Welcome to Read With Us Discussion Day!
Bonny and Carole and I are posting our discussion question today about our latest RWU book . . . Sorrow and Bliss by Meg Mason. Join the discussion (which you’re welcome do even if you didn’t read the book) by commenting on our blogs. I’ll be answering your posts within the comment section for this discussion — and you can comment on other people’s comments, as well. Y’know . . . like in a real book group.
First . . . I’d really like to know what you thought of the book. Did you like it? What did you like best (or least!) about the book?
Second . . . As I read Sorrow and Bliss, I really enjoyed the relationships author Meg Mason created between (often-unlikeable) Martha and the people who loved her: Patrick, Ingrid, her father, and Peregrine, for example. The relationships seemed very genuine and relatable to me, and I think this may have been because Mason chose to frame the relationships through ordinary conversations while the characters were performing everyday actions (driving somewhere, for example, or eating dinner together; sharing a bottle of wine, taking a walk). What do you think? Did these relationships seem genuine to you? Why or why not?
Third . . . Would you describe Sorrow and Bliss as having a “happy ending?” Whether you did or didn’t, were you satisfied with the way it ended?
I can’t wait to hear what you think!
Don’t forget: We’ll be discussing the book on Zoom tonight – 7:00 pm Eastern Time. There’s still time for you to join us! Just let me know of your interest either with a comment or by sending me an email (see sidebar, above) — and I’ll send a Zoom invitation.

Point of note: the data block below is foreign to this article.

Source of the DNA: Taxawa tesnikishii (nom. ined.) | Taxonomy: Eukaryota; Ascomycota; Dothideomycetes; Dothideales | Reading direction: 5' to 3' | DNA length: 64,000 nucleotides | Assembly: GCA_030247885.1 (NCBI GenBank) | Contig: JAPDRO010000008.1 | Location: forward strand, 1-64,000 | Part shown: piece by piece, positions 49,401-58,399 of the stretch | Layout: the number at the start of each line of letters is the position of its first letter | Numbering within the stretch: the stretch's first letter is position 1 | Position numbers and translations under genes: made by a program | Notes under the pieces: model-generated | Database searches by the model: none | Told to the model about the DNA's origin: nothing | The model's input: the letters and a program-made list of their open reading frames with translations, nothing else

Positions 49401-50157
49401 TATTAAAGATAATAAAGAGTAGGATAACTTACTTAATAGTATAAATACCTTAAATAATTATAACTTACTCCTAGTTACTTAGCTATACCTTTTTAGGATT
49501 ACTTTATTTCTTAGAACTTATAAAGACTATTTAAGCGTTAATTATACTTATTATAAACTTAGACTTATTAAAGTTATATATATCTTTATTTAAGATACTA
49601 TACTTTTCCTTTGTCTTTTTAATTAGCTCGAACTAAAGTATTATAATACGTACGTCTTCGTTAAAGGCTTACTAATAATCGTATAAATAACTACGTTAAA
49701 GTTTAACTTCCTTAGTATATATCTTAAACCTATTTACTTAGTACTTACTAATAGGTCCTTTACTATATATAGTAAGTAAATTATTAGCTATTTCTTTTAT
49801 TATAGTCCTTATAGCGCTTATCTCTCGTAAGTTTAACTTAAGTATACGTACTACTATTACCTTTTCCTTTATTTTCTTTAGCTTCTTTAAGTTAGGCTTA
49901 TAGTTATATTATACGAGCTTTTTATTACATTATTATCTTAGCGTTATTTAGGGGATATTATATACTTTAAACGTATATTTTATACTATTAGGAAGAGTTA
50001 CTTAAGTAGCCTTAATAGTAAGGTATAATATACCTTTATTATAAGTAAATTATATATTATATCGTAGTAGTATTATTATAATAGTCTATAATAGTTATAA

PS – If you are planning to join us on the Zoom, but haven’t received an invitation from me (I sent them yesterday), please let me know so I can get the Zoom link to you today.
I liked this book very much! And as I said on Carole’s blog… I found the characters very believable… and likable… even Martha! Ha!
What I did not like was “X” and I have thought about this frequently but I am not sure how to have done an “unnamed” mental illness. But still… it was very off putting, especially the conversations about “X”.
I don’t know as I would call the ending happy… but I think the ending was very good. (now I am going to go back and read the ending again before tonight! Ha!)
I actually re-read the book over the weekend, because it has been so long since I first read it. (This time I did the audio version, where the first time around I read the book-book.) Y’know . . . I liked it even MORE the second time through, and I’m really happy I did the re-read.
Anyway, I never have a problem with ambiguity in books (or . . . rarely), so the “—“ (or “X” in the audio version) didn’t bother me at all. In fact, I found it really refreshing! No labels meant no assumptions on my part, and I could just roll with the fact that . . . Martha was suffering.
I really liked all the characters – even Martha! – and found their relationships really “worked” (even when they didn’t). And I agree — I didn’t find the ending “happy”, exactly, but I did find it hopeful. I was pleased that Patrick was not going to “fix” all the problems, but that, perhaps, he and Martha could work on things together. I also thought it was a realistic ending, with Martha ready to figure things out for herself, now that she had an accurate diagnosis and the right meds.